When asked if a major carrier could go out of business given the prediction that the industry could take 3 to 5 years to return to normal, Calhoun said, “Yes, most likely.
“Something will happen when September comes around. Traffic levels will not be back to 100 percent. They won’t even be back to 25 percent. So there will definitely be adjustments that have to be made on the part of the airlines,” he added.
“I believe it’s three full years before we return to the traffic levels that we had just in 2019, and then probably another two before we begin to return to the growth rates that we used to have,” Calhoun told the show’s host, Savannah Guthrie. “And I’m hopeful that somewhere between here and there, there’s a vaccine, and that the moment of high anxiety begins to really subside. But I still believe in the future of the industry.”
US Airlines are currently dividing their time between planning for an uncertain future and scrambling to respond to the coronavirus, and the tiered and erratic re-openings of regional lockdowns across the country.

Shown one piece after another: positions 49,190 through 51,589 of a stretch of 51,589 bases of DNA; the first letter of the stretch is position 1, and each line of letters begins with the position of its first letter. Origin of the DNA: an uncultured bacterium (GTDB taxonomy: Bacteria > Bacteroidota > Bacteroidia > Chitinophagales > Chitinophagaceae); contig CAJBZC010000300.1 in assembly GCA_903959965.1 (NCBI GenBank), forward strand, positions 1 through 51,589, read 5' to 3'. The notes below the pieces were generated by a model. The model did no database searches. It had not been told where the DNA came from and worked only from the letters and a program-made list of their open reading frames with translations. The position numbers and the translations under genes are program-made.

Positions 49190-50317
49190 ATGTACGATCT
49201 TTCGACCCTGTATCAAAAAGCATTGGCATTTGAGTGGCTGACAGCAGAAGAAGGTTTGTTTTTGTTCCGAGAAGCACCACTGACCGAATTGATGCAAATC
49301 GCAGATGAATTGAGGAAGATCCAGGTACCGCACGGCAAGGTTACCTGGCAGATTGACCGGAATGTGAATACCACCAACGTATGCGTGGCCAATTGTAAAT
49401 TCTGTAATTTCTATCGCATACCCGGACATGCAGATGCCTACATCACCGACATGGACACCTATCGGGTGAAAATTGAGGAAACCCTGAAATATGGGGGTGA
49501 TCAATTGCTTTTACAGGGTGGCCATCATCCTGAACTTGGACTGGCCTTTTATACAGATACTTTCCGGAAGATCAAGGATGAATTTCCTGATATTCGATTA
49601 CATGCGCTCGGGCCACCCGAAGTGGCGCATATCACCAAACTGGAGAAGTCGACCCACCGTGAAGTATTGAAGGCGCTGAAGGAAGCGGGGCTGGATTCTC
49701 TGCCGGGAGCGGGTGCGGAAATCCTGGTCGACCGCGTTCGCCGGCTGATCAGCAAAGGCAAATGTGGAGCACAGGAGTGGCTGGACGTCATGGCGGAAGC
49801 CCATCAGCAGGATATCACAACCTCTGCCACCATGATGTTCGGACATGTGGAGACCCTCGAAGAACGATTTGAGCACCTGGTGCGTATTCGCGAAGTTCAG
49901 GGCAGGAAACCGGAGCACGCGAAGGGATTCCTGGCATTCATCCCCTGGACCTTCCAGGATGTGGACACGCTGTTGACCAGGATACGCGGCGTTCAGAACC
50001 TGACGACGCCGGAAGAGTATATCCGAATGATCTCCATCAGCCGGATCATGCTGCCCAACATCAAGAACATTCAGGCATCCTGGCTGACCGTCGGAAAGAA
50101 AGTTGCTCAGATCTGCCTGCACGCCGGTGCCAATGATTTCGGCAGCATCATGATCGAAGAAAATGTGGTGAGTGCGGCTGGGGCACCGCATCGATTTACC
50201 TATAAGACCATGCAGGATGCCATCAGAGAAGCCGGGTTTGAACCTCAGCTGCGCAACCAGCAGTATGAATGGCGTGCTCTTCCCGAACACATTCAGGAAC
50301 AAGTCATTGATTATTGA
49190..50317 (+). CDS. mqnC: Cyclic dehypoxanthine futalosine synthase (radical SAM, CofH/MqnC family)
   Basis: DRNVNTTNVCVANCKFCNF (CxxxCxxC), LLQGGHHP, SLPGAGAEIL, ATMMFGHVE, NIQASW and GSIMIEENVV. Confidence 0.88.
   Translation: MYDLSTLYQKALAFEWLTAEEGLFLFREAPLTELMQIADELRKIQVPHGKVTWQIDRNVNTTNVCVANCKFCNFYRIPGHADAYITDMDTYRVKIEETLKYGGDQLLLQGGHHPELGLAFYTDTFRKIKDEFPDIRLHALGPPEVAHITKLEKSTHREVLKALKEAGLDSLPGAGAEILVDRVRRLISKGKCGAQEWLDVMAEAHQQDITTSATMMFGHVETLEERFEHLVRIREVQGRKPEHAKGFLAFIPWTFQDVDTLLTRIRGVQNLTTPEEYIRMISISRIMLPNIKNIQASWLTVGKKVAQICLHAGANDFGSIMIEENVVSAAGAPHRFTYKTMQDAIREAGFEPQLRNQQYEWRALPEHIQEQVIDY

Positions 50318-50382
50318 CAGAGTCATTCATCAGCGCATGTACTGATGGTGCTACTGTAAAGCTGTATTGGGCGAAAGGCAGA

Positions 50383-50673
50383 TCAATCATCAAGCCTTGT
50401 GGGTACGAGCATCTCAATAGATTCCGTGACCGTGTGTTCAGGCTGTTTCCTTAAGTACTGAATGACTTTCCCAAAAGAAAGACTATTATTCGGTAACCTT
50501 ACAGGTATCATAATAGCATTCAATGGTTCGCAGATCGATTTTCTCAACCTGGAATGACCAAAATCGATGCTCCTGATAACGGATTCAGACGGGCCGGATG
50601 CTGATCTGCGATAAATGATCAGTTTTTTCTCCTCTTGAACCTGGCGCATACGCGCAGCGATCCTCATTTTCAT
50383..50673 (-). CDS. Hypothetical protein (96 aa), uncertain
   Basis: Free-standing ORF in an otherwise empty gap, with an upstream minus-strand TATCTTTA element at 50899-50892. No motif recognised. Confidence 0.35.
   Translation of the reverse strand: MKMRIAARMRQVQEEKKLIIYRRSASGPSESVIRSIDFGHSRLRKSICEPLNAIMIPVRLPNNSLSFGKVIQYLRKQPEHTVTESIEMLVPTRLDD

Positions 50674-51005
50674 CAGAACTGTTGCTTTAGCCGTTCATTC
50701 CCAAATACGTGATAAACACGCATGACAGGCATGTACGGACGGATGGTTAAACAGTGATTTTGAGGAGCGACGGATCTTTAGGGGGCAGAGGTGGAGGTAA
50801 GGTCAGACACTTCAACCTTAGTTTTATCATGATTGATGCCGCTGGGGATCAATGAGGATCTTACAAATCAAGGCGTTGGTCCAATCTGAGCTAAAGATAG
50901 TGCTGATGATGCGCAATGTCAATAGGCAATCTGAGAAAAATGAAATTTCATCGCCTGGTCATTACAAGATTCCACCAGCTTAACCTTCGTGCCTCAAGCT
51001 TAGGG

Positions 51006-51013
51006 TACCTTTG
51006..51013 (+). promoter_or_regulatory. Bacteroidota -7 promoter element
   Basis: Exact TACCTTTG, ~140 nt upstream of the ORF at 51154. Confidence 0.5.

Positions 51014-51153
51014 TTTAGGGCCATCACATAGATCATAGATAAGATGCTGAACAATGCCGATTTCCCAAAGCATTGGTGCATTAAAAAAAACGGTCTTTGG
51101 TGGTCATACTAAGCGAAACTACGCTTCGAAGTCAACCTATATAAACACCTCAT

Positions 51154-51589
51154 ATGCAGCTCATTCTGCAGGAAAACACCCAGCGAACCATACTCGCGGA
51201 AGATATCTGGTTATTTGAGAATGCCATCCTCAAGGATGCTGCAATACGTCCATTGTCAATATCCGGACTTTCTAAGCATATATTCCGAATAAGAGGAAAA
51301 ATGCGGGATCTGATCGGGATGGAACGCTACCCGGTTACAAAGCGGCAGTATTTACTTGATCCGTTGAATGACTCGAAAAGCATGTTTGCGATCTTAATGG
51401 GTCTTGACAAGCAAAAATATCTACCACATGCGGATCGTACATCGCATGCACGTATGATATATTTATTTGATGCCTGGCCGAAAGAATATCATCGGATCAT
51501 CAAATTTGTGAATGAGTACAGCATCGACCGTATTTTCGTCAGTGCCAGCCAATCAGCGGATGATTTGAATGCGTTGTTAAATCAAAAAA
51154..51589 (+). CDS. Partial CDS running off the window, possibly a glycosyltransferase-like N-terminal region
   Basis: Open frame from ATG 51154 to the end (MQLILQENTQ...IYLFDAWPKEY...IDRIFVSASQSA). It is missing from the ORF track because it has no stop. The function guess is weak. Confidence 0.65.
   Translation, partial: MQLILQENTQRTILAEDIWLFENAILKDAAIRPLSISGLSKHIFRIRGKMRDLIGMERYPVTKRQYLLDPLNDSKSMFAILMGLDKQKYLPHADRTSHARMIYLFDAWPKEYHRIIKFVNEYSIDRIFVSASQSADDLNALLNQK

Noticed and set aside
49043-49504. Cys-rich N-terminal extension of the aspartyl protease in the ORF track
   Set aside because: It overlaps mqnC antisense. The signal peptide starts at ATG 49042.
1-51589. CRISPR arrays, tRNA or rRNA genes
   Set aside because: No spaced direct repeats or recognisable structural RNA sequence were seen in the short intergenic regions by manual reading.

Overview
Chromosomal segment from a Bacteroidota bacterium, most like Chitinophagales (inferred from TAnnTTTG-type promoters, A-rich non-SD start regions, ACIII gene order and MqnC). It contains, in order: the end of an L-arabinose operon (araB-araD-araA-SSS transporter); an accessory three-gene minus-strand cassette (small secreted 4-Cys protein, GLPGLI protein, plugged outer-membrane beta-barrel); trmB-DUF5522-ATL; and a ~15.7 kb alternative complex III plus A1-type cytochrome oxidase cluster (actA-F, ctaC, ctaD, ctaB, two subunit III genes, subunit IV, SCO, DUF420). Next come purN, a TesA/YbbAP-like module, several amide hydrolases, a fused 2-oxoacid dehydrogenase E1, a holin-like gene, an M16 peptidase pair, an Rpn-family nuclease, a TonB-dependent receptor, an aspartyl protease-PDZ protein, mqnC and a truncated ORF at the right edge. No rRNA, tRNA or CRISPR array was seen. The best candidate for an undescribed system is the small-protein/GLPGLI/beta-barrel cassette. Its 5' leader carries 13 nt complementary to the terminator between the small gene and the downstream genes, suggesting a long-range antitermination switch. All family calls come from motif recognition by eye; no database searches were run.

At a recent congressional hearing, Airlines for America CEO, Nicholas Palio stressed that the airlines were working to secure safe and socially distanced environments to create a flying experience that consumers would feel safe using as these lockdowns ease.
This “safe” flying zone includes mandatory mask wearing, a “new normal,” that passengers are increasingly being asked to embrace.
However, Reuters recently obtained a memo from American Airlines to its pilots, also reported by CNN, that stated once on board flights, the “face covering policy will become more lenient.”
Crew are being advised to “use situational awareness to de-escalate the situation” if passengers refuse to wear masks on board.
Airlines have stated that continuing social distancing on flights and keeping middle seats empty will necessitate ticket price increases of up to 50 percent, another challenge for continued profitability.